A new law extending workplace protections to millions of nursing mothers – and giving them a right to sue for violations – is here.
The federal Department of Labor (DOL) is serious about enforcing the law, and it has launched a campaign designed to ensure compliance by employers.
President Biden signed the Providing Urgent Maternal Protections (PUMP) for Nursing Mothers Act on Dec. 29, 2022.
Before the law was passed, the Fair Labor Standards Act (FLSA) required employers to provide reasonable breaks and a private place – other than a bathroom – for employees to express breast milk. But the requirement applied only to nonexempt workers.
Expanded rights for nursing mothers
The PUMP Act expanded those protections to salaried and exempt workers, including teachers, managers, agricultural employees and home care workers. That means millions of previously unprotected workers are now covered, the DOL said.
Some employees of airlines, railroads and motorcoach carriers are exempt from nursing employee protections under federal law, although they may be entitled to protections under state or local laws.
Another limitation: Employers with fewer than 50 workers do not need to comply if doing so would impose an undue hardship. Whether an undue hardship exists is an individualized, fact-based inquiry that weighs the difficulty or expense of complying in light of the specific employer’s structure, size and financial resources. Another relevant consideration is the nature of the employer’s business.
Window of opportunity
Although the law took effect immediately upon its signing, the provision that gives nursing mothers the right to sue for monetary damages does not take effect until April 28.
That gives employers a window to make sure they are ready to comply with the law’s requirements in full.
Step one is to determine whether you are subject to the PUMP Act’s break time for nursing mothers provision.
For the majority of employers, the answer to that question is “yes.” In short, every employer covered by the FLSA must comply with the nursing mothers’ break time requirement. Air carriers are exempt, and there are exceptions that apply to employees of rail carriers and motor coach operators.
In addition, larger (50+ employees) employers have the undue hardship defense at their disposal, although the availability of that defense is no reason to avoid making an effort to provide a private space for lactating employees to express breast milk.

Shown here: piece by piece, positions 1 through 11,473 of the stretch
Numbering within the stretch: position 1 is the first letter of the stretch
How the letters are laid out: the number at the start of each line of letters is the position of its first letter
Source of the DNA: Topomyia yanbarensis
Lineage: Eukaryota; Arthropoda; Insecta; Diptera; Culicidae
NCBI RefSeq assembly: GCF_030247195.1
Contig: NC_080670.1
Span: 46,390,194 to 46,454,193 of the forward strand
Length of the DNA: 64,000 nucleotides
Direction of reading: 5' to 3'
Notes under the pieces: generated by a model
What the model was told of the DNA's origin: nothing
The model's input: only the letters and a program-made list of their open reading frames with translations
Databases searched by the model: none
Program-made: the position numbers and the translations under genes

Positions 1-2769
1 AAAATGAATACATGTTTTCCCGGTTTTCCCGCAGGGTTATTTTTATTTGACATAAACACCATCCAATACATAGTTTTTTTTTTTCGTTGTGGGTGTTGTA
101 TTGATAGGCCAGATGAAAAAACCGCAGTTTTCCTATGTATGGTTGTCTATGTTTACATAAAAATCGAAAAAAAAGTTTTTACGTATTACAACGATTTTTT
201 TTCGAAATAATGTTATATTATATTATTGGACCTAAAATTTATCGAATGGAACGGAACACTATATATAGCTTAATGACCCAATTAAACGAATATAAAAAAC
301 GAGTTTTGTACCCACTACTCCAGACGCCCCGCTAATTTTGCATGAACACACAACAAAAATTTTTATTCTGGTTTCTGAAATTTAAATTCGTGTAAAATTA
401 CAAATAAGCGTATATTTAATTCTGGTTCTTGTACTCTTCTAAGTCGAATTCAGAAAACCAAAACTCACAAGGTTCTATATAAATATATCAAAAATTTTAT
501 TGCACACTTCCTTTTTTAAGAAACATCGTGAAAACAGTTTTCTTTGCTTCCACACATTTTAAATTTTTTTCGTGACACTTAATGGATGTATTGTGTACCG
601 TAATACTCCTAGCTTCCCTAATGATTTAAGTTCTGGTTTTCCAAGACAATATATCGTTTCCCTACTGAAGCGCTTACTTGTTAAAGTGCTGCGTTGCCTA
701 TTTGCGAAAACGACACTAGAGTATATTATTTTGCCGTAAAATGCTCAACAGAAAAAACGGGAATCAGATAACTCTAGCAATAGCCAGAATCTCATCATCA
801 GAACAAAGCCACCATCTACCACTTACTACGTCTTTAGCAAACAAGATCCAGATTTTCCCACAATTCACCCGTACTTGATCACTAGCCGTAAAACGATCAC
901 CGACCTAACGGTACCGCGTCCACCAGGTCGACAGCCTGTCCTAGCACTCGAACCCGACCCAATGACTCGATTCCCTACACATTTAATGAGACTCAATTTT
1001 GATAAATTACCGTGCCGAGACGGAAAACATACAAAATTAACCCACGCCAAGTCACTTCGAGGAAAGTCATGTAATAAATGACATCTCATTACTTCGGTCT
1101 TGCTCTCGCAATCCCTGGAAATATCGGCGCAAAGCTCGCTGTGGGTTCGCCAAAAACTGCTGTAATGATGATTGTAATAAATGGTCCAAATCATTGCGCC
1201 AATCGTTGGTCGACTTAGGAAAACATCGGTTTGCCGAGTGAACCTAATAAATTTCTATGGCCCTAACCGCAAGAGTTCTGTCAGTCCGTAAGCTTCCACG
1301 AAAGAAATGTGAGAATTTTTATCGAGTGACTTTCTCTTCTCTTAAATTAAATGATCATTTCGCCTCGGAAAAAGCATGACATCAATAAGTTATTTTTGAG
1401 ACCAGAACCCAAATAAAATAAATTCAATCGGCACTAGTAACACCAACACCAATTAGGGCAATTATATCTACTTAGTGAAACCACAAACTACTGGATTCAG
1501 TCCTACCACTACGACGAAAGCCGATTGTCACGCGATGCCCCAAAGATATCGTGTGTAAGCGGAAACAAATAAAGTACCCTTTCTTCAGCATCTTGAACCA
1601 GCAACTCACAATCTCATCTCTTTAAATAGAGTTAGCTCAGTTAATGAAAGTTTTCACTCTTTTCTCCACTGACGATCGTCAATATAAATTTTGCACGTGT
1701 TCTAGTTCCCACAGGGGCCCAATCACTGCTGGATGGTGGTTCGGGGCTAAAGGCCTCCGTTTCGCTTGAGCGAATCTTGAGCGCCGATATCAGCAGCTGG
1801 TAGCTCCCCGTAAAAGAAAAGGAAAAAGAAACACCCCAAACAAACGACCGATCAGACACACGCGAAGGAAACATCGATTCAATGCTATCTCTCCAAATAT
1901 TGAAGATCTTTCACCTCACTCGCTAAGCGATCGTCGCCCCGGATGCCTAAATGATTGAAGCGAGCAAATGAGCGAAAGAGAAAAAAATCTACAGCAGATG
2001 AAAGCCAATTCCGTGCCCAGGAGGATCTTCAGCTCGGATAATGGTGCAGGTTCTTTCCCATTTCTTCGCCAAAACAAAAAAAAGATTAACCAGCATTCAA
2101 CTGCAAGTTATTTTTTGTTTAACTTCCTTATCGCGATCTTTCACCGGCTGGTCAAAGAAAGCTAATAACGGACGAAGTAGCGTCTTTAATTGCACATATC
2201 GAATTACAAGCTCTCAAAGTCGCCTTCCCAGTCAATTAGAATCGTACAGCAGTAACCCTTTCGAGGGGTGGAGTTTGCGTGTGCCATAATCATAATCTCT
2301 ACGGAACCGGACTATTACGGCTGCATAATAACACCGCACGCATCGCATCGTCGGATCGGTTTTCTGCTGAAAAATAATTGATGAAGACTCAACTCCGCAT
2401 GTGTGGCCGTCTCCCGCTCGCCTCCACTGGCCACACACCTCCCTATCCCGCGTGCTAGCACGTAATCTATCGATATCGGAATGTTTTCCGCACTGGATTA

How to comply
So, you’re covered – now what?
If you are a covered employer, it is time to have a plan in place to provide a private, comfortable space for employees who need to express breast milk at work.
There is no need to set up a permanent, dedicated space before a nursing employee needs one. The statute specifically says providing such a space is required “each time such employee has a need to express the milk.”
However, employers need to be ready to respond quickly to provide such a space when the need arises. For that reason, it is best to prepare for the possible need ahead of time – before the space is needed.
The space must be private, meaning it is out of view of others. In addition, it cannot be a bathroom.
Another important point: Make sure employees are completely relieved of job duties while they are expressing breast milk. Although employers need not compensate nursing mothers for breaks taken to express breast milk, the time must be paid if the employees are not completely relieved of their job duties. In addition, the DOL advises that if an employer already provides its employees compensated breaks and a nursing mother uses that time to express breast milk, then that employee is to be compensated in the same way as others for that time.
Final note: The majority of states have enacted laws relating to breastfeeding in the workplace. If those laws provide a greater measure of protection for nursing mothers, they apply – and are not preempted by the new federal legislation.